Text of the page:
India rejects Facebook's "Free Basics" programme


In 2015, Facebook created the "Free Basics" programme, in which the company partnered with telephone carriers in various countries to offer free access to Facebook - that is, using Facebook would not count against their data plan. While critics argued the plan is anti-competitive, violates the principles of network neutrality and didn't empower users to build their own culturally and contextually appropriate solutions, Facebook claimed that the service would help get India's hundreds of millions of unconnected people online. The country has 600,000 villages, which prime minister Narendra Modi had said he hoped to connect with optical fiber by 2020. India's telecom regulator, TRAI, finally ruled against Facebook in February 2016 and banned the service, along with other zero-rated services. Investigations suggested that in fact most of the people using Facebook via Free Basics were already online users. According to TRAI's own figures, in November 2015 approximately 10% of the Indian population had broadband, whether wireless or fixed.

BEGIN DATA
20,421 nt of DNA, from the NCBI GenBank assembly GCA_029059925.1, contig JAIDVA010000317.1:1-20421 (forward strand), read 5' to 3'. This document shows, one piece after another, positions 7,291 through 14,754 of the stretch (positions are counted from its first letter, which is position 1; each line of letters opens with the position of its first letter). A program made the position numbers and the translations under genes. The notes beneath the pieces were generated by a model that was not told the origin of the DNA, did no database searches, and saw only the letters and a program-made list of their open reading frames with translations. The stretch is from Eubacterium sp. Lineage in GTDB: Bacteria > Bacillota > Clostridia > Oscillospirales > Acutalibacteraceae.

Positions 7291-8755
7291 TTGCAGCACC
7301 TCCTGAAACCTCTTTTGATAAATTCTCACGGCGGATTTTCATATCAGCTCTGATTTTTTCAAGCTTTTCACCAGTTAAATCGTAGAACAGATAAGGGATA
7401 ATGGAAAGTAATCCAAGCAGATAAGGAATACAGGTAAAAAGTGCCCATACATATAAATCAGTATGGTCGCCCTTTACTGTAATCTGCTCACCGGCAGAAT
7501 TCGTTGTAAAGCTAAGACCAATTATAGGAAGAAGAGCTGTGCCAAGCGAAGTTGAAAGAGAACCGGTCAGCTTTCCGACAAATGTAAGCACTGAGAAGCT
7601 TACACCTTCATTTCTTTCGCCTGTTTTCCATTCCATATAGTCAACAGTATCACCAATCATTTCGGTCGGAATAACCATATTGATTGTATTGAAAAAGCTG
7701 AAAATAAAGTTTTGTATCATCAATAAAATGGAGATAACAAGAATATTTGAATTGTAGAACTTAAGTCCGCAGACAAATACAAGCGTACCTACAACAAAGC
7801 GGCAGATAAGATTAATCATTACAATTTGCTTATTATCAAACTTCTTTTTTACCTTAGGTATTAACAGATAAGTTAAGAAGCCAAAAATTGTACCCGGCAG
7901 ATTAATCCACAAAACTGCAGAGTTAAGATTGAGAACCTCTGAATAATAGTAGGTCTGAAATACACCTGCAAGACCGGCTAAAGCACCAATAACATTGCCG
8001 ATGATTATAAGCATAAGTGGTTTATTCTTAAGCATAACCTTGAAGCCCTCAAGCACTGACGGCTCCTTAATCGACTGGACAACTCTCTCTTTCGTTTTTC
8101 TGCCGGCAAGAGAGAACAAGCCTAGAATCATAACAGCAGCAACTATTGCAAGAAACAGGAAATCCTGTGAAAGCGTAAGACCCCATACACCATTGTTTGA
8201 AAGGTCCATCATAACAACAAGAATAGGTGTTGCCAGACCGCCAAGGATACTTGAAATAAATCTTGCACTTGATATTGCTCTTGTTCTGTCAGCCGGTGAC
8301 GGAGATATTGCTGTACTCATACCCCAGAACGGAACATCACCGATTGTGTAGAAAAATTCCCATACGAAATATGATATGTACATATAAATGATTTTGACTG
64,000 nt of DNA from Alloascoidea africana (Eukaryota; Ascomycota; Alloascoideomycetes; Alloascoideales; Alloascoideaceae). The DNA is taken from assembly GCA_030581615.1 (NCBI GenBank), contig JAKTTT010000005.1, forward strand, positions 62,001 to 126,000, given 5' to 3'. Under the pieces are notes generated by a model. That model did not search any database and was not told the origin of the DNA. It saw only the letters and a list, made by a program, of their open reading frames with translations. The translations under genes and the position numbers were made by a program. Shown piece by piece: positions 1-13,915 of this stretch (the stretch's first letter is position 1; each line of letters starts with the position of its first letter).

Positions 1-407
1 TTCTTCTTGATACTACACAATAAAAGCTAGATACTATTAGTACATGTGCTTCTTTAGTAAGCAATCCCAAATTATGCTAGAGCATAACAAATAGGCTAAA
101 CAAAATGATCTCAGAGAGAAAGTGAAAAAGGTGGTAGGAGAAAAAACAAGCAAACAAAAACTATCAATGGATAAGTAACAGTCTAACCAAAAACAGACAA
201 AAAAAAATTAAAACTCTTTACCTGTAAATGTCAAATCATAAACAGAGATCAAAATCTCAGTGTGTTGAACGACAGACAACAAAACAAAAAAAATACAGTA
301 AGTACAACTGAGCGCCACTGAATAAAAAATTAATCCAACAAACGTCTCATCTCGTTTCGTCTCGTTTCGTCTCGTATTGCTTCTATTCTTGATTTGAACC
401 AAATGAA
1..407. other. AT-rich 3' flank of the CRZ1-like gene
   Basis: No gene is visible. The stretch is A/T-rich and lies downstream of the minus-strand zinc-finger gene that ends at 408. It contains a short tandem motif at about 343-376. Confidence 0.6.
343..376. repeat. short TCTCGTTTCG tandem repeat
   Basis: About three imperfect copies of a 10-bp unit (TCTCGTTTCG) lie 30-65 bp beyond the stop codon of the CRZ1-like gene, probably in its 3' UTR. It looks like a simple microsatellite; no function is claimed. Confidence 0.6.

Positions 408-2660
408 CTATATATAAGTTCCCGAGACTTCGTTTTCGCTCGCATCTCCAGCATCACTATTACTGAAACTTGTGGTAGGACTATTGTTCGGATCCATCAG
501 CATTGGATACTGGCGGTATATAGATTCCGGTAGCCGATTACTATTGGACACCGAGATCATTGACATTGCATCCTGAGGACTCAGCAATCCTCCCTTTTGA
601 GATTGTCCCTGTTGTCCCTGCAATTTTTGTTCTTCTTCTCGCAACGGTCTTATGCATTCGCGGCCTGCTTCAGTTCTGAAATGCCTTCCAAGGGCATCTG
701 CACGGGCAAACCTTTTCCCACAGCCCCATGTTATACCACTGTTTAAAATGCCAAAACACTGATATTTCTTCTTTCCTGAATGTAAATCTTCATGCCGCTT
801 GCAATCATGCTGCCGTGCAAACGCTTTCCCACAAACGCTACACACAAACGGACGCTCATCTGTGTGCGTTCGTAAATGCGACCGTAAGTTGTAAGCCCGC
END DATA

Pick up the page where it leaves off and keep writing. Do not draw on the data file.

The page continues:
Tags: access, India, Facebook, Free Basics, network neutrality
Writer: Rajat Agrawal
Publication: Mashable 

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